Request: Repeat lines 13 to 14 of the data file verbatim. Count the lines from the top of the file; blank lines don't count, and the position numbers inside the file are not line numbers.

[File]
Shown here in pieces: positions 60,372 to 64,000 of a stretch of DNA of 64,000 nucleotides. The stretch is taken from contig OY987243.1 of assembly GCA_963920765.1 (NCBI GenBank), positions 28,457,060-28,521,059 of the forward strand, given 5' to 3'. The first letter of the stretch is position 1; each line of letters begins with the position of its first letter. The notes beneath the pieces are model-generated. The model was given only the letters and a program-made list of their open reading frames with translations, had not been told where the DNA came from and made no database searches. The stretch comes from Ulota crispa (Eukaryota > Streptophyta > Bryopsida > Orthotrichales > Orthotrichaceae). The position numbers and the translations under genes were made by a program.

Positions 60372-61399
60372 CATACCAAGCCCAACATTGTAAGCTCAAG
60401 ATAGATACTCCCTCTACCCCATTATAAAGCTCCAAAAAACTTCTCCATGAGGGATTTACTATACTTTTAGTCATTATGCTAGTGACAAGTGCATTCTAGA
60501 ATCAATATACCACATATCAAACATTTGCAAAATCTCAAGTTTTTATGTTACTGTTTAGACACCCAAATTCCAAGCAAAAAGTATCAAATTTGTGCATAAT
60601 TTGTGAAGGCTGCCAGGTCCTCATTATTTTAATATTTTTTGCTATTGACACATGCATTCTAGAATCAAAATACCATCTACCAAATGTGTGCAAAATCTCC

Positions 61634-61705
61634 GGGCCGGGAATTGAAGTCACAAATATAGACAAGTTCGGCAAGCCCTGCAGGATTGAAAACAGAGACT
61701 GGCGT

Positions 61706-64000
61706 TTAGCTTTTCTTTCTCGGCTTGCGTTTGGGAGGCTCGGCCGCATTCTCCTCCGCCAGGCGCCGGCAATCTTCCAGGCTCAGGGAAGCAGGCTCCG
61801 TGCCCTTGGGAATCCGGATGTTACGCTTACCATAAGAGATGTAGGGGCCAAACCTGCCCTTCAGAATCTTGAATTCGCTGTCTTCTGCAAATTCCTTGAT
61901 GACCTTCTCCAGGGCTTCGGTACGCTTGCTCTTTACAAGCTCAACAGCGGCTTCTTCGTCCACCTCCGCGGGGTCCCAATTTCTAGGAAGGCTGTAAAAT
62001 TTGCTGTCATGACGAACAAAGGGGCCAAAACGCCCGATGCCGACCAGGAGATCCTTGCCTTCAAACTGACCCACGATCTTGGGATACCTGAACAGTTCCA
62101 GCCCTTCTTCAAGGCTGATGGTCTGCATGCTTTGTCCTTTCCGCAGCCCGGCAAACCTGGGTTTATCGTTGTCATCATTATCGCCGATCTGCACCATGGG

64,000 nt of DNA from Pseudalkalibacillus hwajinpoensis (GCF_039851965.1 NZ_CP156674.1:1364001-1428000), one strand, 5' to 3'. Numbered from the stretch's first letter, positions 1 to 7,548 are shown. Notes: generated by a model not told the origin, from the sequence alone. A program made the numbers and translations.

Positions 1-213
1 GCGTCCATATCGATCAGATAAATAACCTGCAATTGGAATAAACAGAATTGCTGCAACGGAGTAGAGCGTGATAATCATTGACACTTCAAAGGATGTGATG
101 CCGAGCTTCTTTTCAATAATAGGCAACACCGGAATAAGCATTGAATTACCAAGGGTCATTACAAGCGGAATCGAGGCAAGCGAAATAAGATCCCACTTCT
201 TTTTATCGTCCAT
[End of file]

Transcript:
61901 GACCTTCTCCAGGGCTTCGGTACGCTTGCTCTTTACAAGCTCAACAGCGGCTTCTTCGTCCACCTCCGCGGGGTCCCAATTTCTAGGAAGGCTGTAAAAT
62001 TTGCTGTCATGACGAACAAAGGGGCCAAAACGCCCGATGCCGACCAGGAGATCCTTGCCTTCAAACTGACCCACGATCTTGGGATACCTGAACAGTTCCA